Let’s discuss how to tie a tie.  First, you take the tie and put it around your neck, making sure that it lies within your shirt collar.  Make sure the seam is facing toward your body, and the wider end of the tie hangs down roughly two-thirds of the length of the tie.  In other words, the wider end should hang down farther than the narrower end.  Take the larger end over the narrower end.  Wrap it around once so that it forms a knot.  Take the larger end and put it through the knot you created.  Once that’s done, pull it tight.  Adjust your tie by pulling on the narrow end, which should now be behind the wide end.  Your tie should now appear neat and flush against your shirt.

Raise your hand if you actually followed the above paragraph.  And when I say “followed,” I mean that you read (as opposed to skimmed) through the entire paragraph, following every step and not falling asleep while reading it.  I’ll bet that not a lot of hands are up.

Yet this is exactly the way that so many technologists tend to write when they are asked to convey a set of instructions.  They will write (or talk) in lengthy detail, explaining every little thing and believing that the reader (or listener) is soaking up every detail and is in rapt fascination of the subject, holding on to every single word.

Oh, if only that was true.  If that was the case, we wouldn’t have technical writers.

I wrote a couple of articles a while back about tech writing frustration and why design matters.  They provide some thoughts that are directly related to this article, so I suggest you read them before continuing with this article.  If you haven’t read them yet, check them out.  Go ahead.  I’ll wait.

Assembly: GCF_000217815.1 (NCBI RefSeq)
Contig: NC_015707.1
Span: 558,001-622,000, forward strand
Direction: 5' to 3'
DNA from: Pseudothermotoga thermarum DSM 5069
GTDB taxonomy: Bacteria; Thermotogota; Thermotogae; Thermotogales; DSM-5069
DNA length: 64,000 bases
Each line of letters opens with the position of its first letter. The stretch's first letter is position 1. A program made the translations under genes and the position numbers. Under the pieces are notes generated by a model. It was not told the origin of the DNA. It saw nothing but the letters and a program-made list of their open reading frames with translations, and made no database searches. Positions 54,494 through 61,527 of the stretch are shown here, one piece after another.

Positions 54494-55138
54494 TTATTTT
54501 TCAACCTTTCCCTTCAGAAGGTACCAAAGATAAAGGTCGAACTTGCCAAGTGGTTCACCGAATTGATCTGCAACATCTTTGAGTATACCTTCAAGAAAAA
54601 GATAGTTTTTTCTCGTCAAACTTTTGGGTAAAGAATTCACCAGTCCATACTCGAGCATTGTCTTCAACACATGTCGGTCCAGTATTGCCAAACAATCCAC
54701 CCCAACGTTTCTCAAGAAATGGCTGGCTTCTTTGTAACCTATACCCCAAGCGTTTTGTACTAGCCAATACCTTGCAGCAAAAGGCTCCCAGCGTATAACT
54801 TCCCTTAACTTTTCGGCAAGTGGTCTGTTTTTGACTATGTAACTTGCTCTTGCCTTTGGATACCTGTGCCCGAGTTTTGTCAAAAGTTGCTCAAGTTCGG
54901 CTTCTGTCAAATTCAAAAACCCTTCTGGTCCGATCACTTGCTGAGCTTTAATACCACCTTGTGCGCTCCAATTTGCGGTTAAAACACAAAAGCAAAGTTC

At this point, I’m trusting that you understand at least some of the principles behind good writing and design.  (If you don’t, and you didn’t read those previous articles, shame on you.)  Many, if not all, of them come into play when talking about talking to a non-technical audience.

Giving (and taking) instructions is hard

Let’s talk about that initial tie instruction paragraph for a moment.

This is a demo I use in two of my presentations.  I ask for a volunteer, preferably someone who does not know how to tie a tie.  I hand him or her a tie, and give that person simple instructions: “put it on.”  Of course, if the person doesn’t know how to put on a tie, he or she is likely to struggle doing so.

At that point, I get the rest of the audience involved.  My instructions to the rest of the group: “you folks are the help desk.  Tell this person how to put on the tie!”

I’ve done this demo to varying degrees of success.  In some cases, the audience does a very good job of explaining how to tie the tie, and it ends up looking pretty good.  I’ve also seen demos where my volunteer looks like he or she tried to tie the tie using only one hand, two fingers, and blindfolded.

The point of this exercise is to demonstrate that giving and receiving direction is difficult.  A lot of people mock tech writers, thinking that writing step-by-step instructions is no big deal.  But after putting people through this exercise, they usually end up singing a different tune.

Be patient!

When you’re talking to a non-technical audience, patience is a vital virtue.  People can be intimidated by technology, and lack of patience on your part will only do more to add to their discomfort.  Bear in mind that your audience is not as tech-savvy as you are, and will likely not have a grasp of technological concepts.

Any time you try to do a task you’ve never done before, how do you feel?  Most likely, you’re going to be at least a little nervous.  These people are likely to feel the same way.  Telling them to “click Enter” might as well be telling them to hit the gas pedal while they’re blindfolded.

Speaking of clicking Enter, don’t take for granted that people might not know what some technologies are.  I’ve heard stories of people using mice to different degrees, including using them as foot pedals and holding them up to the screen.  (And by the way, I’m sure you’ve heard the joke about not being able to find the “any” key.  I can tell you from firsthand experience that those are not jokes — the stories are true!)

What you see may not be what the audience sees

I’m sure you’ve seen the classic image below.

rubingestalt

What did you see first: a vase or two faces?  Perspectives matter, and it happens all the time when trying to explain technical concepts.  Don’t assume that your audience sees the same thing that you are.  Even if you and your audience are looking at the same screen, what you and your audience see might not be the same thing.

Having said that…

A picture is worth a thousand words.